WASHINGTON (CNS) — The head of a foundation encouraging Catholics to have a deeper devotion to Mary said that having a relationship with the mother of God “is more than just a bonus. It’s a calling for us to renew and keep our baptismal promises and to answer God’s call to imitate Christ,” said Anthony Mullen, executive director for the Children of the Father Foundation, based in Pennsylvania. Through the foundation, Mullen has been working for more than a decade to enlighten Catholics about the spiritual aid he says Catholics can receive through a devotion to Mary. Now the foundation is promoting a new website that has been created to reintroduce a centuries-old spiritual guide by St. Louis de Montfort (1673-1716) called “Total Consecration to Jesus Through Mary,” a 34-day spiritual exercise. Canonized in 1947, St. Louis was a French priest and known in his time as a preacher and author, whose books, still widely read, have influenced a number of popes, including Pope John Paul II. He is considered as one of the early proponents of the field of Mariology as it is known today. He also placed a major emphasis on recitation of the rosary. The title on one of the saint’s prayers to Mary, “Totus Tuus” (“Totally Yours”), was Pope John Paul’s episcopal motto, which expressed his dedication to Mary. He gave her great space in his writings and catechesis, and he consecrated populations and continents to her care. In an interview with Catholic News Service, Mullen said he believes that reciting the rosary and having a love for Mary is an essential response to answer God’s call to holiness. The foundation is making St. Louis’ spiritual guide “Total Consecration” available for free from its website More free supplemental materials are also available at the site.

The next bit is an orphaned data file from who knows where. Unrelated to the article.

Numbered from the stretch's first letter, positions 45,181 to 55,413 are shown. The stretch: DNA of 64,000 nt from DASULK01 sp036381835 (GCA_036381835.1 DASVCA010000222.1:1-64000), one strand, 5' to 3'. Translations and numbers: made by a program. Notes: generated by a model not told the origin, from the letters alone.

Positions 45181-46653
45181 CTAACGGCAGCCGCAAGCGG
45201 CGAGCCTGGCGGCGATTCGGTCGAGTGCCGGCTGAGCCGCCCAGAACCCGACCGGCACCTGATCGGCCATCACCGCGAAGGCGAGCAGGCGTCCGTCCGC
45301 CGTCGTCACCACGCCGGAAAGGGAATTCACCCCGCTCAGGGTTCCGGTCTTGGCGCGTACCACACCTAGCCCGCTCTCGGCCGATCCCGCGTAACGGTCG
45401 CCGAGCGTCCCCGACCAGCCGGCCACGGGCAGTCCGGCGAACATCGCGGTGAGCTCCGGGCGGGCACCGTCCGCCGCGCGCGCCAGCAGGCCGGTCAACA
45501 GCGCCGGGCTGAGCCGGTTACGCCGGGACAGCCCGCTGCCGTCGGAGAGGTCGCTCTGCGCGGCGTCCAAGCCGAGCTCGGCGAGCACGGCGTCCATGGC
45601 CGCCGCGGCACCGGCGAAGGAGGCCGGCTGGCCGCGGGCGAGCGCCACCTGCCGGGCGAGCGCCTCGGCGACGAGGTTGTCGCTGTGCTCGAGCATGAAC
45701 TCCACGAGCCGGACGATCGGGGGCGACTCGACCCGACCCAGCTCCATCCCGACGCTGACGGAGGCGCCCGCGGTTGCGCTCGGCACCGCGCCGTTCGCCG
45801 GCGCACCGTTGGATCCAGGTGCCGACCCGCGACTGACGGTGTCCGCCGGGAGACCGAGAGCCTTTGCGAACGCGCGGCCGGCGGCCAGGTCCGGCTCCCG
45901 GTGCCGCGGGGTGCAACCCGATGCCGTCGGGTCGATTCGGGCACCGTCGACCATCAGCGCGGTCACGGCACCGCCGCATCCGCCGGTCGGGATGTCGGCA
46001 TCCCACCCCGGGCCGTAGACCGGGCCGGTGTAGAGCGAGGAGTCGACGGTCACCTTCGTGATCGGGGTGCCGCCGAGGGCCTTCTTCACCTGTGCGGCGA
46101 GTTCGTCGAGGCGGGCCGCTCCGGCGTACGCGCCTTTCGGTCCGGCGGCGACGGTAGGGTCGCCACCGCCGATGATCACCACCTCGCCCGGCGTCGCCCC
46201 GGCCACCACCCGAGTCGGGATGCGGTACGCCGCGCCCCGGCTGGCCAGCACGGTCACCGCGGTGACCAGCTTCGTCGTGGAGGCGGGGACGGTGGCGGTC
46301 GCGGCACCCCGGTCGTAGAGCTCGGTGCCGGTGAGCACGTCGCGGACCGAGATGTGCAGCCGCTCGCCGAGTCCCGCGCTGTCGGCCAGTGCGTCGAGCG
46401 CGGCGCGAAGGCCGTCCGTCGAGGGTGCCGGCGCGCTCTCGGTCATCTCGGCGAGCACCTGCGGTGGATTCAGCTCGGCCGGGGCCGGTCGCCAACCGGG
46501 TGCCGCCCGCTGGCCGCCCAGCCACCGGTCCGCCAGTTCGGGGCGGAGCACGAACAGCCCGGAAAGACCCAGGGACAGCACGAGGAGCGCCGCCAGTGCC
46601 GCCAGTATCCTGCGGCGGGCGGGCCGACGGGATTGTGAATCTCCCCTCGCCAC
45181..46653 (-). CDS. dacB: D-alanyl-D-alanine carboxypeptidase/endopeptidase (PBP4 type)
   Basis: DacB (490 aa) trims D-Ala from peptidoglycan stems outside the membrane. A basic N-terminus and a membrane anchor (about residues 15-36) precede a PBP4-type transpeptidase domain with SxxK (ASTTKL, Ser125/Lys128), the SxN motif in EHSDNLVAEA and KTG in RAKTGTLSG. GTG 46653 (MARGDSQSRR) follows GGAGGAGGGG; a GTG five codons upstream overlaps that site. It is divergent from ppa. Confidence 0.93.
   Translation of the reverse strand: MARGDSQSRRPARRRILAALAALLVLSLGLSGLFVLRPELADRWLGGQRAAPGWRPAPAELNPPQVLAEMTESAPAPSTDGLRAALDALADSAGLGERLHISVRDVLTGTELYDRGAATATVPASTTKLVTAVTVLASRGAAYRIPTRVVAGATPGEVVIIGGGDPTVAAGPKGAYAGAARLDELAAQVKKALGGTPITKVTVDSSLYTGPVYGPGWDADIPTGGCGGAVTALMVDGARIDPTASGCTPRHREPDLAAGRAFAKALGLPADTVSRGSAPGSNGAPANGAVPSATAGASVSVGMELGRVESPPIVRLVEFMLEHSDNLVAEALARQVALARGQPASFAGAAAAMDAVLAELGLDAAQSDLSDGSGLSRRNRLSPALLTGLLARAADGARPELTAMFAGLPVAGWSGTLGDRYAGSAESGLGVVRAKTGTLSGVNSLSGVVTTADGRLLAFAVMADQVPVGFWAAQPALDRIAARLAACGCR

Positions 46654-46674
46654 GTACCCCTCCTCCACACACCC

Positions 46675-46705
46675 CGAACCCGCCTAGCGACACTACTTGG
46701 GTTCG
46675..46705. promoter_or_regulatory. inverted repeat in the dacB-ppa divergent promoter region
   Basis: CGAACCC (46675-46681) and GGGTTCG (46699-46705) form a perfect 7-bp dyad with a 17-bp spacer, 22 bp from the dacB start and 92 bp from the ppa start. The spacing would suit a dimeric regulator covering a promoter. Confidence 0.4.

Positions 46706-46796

Pro-life, anti-war Hatfield had high regard for and from Catholics